Blu-ray continues to thrive, in spite of streaming threat

New information from the Blu-ray Disc Association, Digital Entertainment Group, indicates healthy growth for disc format.

Hard to believe that just five years ago at CES, the Blu-ray Disc specification first announced. And five years on, with one format war under our belt, and another scuffle brewing, Blu-ray is in fact doing very well.

According to industry organization Digital Entertainment Group, Blu-ray player sales have topped 28.5 million units. The DEG estimates the number of HDTV households in the U.S. at nearly 56 million.

On the content side, Blu-ray Disc president Andy Parsons notes sales have roughly doubled over last year. "That's been the trend for the past three-to- four years. That's bucking the trend with what's going on with packaged media in general. And that's good news: Blu-ray is growing at a nice solid rate, in spite of DVD declining."

The DEG gives even more Blu-ray-specific nuggets in its just-released report. Avatar sold 15.3 million copies in North America, nearly one-third of which were on Blu-ray, making it the best-selling Blu-ray title to date. A number of titles saw initial sales on Blu-ray that exceeded 30 percent of total sales, including "Despicable Me", The Expendables, Iron Man 2, Salt, and A Christmas Carol. Finally, Blu-ray Disc catalog sales are up 52 percent compare with last year's numbers-which shows users are willing to plunk down cash for old favorites as they come available, even if they're favorites they may already have on DVD.

Now that we have five years of data to look back upon, Parsons notes that Blu-ray is doing better than DVD before it. "If you look at the adoption rate of the market we could sell into, almost everyone could buy a DVD, be it a PlayStation 2 or standalone DVD, because everyone had an SDTV," says Parsons. "Blu-ray was selling the same number of units as DVDs, but it was doing so into less than half the market size, because not everyone had an HDTV yet. So that really means the adoption rate has picked up much faster than DVD."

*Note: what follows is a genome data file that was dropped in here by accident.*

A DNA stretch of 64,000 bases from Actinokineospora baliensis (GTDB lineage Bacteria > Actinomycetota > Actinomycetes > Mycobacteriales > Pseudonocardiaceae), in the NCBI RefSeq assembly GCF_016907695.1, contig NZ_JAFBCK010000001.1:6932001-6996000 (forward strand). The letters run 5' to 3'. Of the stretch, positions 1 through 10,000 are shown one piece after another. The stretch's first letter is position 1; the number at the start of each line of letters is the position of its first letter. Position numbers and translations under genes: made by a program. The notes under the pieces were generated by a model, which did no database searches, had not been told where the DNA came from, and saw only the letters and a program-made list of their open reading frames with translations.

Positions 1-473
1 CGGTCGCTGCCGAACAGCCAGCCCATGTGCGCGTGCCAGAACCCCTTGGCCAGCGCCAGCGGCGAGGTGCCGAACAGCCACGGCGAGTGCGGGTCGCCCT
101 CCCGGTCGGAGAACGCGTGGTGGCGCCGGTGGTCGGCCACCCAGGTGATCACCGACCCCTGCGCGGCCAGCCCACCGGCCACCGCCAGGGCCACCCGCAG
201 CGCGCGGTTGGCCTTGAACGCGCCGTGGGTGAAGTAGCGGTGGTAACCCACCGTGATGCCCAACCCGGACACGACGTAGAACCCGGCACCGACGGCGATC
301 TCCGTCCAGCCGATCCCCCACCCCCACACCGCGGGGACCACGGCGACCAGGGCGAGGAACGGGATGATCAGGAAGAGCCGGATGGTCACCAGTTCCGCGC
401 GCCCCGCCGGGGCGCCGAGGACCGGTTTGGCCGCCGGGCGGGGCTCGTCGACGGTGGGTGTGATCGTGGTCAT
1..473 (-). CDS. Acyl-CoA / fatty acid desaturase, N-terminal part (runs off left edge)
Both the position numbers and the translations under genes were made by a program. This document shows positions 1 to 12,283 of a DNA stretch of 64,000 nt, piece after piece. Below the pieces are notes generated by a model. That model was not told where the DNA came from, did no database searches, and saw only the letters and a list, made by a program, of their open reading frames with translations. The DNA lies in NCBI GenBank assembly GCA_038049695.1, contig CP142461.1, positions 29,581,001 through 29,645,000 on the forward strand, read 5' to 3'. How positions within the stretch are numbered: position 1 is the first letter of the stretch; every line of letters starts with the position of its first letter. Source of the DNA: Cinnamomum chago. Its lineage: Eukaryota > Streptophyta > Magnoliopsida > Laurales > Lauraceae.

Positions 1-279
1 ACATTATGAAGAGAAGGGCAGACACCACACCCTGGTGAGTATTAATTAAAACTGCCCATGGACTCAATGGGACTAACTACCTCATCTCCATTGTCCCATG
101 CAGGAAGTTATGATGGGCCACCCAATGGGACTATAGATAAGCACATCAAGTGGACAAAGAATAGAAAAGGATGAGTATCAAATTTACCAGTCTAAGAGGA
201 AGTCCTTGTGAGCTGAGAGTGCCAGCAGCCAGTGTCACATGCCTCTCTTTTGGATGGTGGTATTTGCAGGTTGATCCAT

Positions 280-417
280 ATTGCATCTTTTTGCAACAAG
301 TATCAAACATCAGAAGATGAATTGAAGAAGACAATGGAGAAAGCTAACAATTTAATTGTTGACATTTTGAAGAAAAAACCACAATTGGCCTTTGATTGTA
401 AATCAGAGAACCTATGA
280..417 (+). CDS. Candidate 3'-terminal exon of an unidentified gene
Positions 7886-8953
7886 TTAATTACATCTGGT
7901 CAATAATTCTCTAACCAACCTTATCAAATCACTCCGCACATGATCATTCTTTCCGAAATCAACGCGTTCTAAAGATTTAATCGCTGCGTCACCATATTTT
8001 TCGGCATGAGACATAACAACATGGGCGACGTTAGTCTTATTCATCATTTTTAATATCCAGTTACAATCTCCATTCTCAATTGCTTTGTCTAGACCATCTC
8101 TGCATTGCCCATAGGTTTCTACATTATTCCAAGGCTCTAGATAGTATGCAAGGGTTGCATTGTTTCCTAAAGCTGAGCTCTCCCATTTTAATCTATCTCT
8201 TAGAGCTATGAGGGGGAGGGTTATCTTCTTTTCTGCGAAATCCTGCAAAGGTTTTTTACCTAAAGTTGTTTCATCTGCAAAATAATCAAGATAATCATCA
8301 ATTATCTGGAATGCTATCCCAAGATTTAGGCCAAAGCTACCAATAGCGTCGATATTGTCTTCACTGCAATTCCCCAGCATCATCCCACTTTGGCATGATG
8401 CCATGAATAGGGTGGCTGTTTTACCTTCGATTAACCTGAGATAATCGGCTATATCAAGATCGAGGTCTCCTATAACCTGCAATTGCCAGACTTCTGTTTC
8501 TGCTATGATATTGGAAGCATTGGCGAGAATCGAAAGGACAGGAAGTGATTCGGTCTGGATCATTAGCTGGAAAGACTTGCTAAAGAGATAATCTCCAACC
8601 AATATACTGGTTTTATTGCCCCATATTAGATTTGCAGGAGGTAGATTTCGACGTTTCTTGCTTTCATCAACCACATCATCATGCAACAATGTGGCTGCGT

Through the UltraViolet system, each household will be able to create an account for up to six members who can access the household's content, and it will be able to register up to 12 devices so UltraViolet content can be downloaded to those devices or shared among them. UltraViolet also will provide streaming access and enable retailers to provide consumers with a DVD or other physical media copy.

Blu-ray combo packs, which package a Blu-ray Disc with a DVD and a Digital Copy for use on other media, remain a popular and successful option for discs. As for the state of getting the much-talked-about managed copy (which would have allowed digital copies and rights management using the Advanced Access Content System DRM used by Blu-ray), well...we're still waiting for managed copy. At this point, the question remains whether it's even relevant, given the news today of six studios partnering on UltraViolet, a digital locker system due later this year that was designed by the Digital Entertainment Content Ecosystem. (UltraViolet allows you to register up to 12 devices so you can share content among those devices via downloading or streaming.)